Barb Caras-Tomczak: 49 years of fostering student success

As a first-generation college student in 1971, Barb Caras-Tomczak didn’t know it at the time, but she was about to find her calling in assisting students. It all began when her roommate mentioned that the office she worked in on campus needed someone to cover the phones from 8 to 10 a.m. (not a popular time frame for college students!) Caras-Tomczak agreed to cover the shift in the College of General Studies Dean’s Office, which housed the dean, associate dean, administrative assistant and two academic advisors. In 1973, she was hired as a full-time secretary in that office, and for six years she listened and learned. Over time, her first job shaped her life.

Barb Caras-Tomczak smiling outside, wearing a dark jacket.

“The staff members there were all exceptional mentors and introduced me to what I love most—academic advising and student support. After a brief stint as the administrative assistant in the School of Librarianship, I was hired by the college of business in the role of academic advisor.”

Now, after 49 years of service, she is retiring, and her lasting impact—most importantly on business students—is a legacy that will endure far into the future.

“I have been lucky to have always loved my job and the students, faculty and staff I’ve worked with throughout my career,” she says. “The fulfillment I have felt in my role has been the most critical part of my success.”

Working with leaders in the college, Caras-Tomczak helped usher in positive changes for students. Once she was named the advisor for graduate students, she began looking into ways to provide more meaningful and effective experiences for them. “Barb has been the heart and soul of all things related to graduate education at the college,” says Dr. Steve Newell, associate dean for graduate programs and operations. “She has been an advisor and mentor to students and also to administrators. I have benefited so much from her knowledge and experiences, seeking her perspective on a daily basis. Barb was my confidant and friend from the day I took on my role as associate dean, and I will miss her. She has been a fierce advocate for our students.”

Caras-Tomczak initiated the creation of a separate space for the MBA Program Office and Global Business Center with the support of college leaders. In 2007, she attended the Graduate Business Student Support Association conference where she realized the benefits of a separate space for graduate students. “That’s all I talked about until somebody listened,” she recalls. “International activities were not centralized at that time, and I was more than willing to take on that role, so the two functions were combined within one office. The MBA Program Office and Global Business Center was created in 2010 to better serve graduate business students as well as initiate, facilitate and champion the global activities of the Haworth College of Business.”

For efforts like leading initiatives for student success and her work with advising and student services, she received the 2013 Superior Staff Award from the college.

Following that, the college revised its learning goals for the MBA program. As part of the assessment process, data was analyzed for each learning goal. That analysis indicated that student performance in professional writing and presentation fell below competency benchmarks. The skill gap was predominately amongst international students who were generally unfamiliar with the structure and expectations of graduate programs in the U.S. Caras-Tomczak led the effort to improve outcomes in professional communication, working closely with WMU’s Center for English Language and Culture for International Students to develop an Academic Communication course. The course was designed for students who meet the University English proficiency requirement and the business graduate program admission requirements, yet need additional practice with communication skills in an academic setting. The course has been going strong since the fall of 2014 and is taught by business communication faculty. She was awarded the 2015 Assurance of Learning Award from the college for her efforts in this area.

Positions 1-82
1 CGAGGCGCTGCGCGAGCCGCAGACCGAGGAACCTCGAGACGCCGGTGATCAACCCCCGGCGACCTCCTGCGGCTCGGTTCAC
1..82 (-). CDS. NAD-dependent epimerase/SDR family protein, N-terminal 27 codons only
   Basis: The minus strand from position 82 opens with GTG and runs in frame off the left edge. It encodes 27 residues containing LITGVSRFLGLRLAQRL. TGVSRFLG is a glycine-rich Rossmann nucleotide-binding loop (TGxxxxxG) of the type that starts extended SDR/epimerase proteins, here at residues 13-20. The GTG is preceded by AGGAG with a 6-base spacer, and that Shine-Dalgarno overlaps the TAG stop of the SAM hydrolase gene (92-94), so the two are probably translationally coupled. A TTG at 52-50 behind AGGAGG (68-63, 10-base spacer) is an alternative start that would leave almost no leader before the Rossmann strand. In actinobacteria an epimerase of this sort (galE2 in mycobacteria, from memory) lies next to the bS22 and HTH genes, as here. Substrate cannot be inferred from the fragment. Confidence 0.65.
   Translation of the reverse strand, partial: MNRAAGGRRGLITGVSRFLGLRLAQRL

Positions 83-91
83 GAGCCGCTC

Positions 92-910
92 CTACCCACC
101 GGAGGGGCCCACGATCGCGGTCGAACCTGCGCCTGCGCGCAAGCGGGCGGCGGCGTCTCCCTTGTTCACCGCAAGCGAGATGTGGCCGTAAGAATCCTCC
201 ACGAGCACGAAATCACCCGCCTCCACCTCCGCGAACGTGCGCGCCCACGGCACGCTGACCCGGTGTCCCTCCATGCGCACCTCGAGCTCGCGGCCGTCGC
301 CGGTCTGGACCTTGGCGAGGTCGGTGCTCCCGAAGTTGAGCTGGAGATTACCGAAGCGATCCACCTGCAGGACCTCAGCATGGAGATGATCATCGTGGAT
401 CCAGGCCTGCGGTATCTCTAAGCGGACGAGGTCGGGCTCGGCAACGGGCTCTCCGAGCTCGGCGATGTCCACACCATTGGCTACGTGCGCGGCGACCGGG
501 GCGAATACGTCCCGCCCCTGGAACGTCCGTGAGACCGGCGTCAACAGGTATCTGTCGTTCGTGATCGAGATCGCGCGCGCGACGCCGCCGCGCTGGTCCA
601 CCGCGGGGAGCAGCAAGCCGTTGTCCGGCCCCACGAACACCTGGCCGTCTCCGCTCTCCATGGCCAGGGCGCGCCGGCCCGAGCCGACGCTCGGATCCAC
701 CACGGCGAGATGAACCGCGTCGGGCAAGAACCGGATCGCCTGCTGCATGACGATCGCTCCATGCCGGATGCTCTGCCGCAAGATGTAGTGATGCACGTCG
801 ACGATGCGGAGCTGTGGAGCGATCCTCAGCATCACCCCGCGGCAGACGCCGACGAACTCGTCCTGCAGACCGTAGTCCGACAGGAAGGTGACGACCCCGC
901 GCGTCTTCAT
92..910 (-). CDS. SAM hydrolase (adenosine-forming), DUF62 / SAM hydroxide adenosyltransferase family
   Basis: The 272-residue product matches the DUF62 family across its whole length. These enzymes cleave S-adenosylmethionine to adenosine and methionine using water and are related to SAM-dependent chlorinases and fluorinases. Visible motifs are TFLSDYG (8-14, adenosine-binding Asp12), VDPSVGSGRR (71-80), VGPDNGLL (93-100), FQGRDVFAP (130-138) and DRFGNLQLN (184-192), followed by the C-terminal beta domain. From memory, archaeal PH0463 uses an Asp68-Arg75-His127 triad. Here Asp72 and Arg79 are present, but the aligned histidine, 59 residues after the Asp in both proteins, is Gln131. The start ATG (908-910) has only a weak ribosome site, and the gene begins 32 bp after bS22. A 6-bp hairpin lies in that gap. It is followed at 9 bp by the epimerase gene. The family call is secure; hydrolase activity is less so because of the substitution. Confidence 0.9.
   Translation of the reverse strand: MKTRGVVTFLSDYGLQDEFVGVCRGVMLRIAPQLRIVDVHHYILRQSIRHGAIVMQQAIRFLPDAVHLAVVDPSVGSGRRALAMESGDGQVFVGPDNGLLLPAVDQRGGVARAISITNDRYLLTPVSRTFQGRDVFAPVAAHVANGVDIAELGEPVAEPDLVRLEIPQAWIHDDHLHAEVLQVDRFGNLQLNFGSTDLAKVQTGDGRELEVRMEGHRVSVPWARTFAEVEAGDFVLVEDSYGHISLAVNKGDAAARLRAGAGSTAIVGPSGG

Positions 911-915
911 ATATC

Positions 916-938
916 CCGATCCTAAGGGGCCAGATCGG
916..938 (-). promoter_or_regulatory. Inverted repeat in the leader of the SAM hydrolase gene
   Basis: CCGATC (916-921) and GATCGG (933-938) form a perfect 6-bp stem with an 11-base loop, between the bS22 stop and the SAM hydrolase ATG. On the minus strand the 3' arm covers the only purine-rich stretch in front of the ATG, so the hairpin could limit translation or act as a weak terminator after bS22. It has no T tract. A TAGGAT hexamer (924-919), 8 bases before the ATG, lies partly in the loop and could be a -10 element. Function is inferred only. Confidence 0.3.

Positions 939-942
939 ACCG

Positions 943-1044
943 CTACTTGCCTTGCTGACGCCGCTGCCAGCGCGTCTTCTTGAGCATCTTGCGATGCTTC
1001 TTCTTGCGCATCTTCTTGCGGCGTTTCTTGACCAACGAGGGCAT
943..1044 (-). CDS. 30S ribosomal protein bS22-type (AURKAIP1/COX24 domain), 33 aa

Recently, she was instrumental in re-engineering the MBA program and initiating HyFlex course delivery for MBA courses—this course format allows students to attend classes in person or online (synchronously) in one contiguous learning environment. The conversion to the HyFlex format for MBA courses was largely the result of her involvement on the Fall Contingency Task Force, which was formed by the provost’s office in spring 2020 to examine what fall 2020 would look like due to COVID-19. “After I did a lot of reading and discovered HyFlex, which gives students a choice and the best of both teaching modes, Dr. Jennifer Bott, who was chair of the committee, volunteered to teach a course for the MBA in the HyFlex format. And voila! With the support of Dean Satish Deshpande, Associate Dean Steve Newell, WMU Haworth’s Director of Information Technology Alex Roelandt and WMUx’s technical support, it all came together, and now we are seeing greater demand for our MBA degree.”

The passion and steadfastness that Caras-Tomczak has exemplified in her role are truly remarkable, and the thousands of students she has served have excelled in careers around the world.

“It is never easy to say goodbye to a trusted friend and colleague,” says Dr. Satish Deshpande, dean of the Haworth College of Business. “Both faculty and students trust and respect Barb’s judgment. While her presence in the college will be missed, the excellent work she accomplished here guarantees that she will never be forgotten.”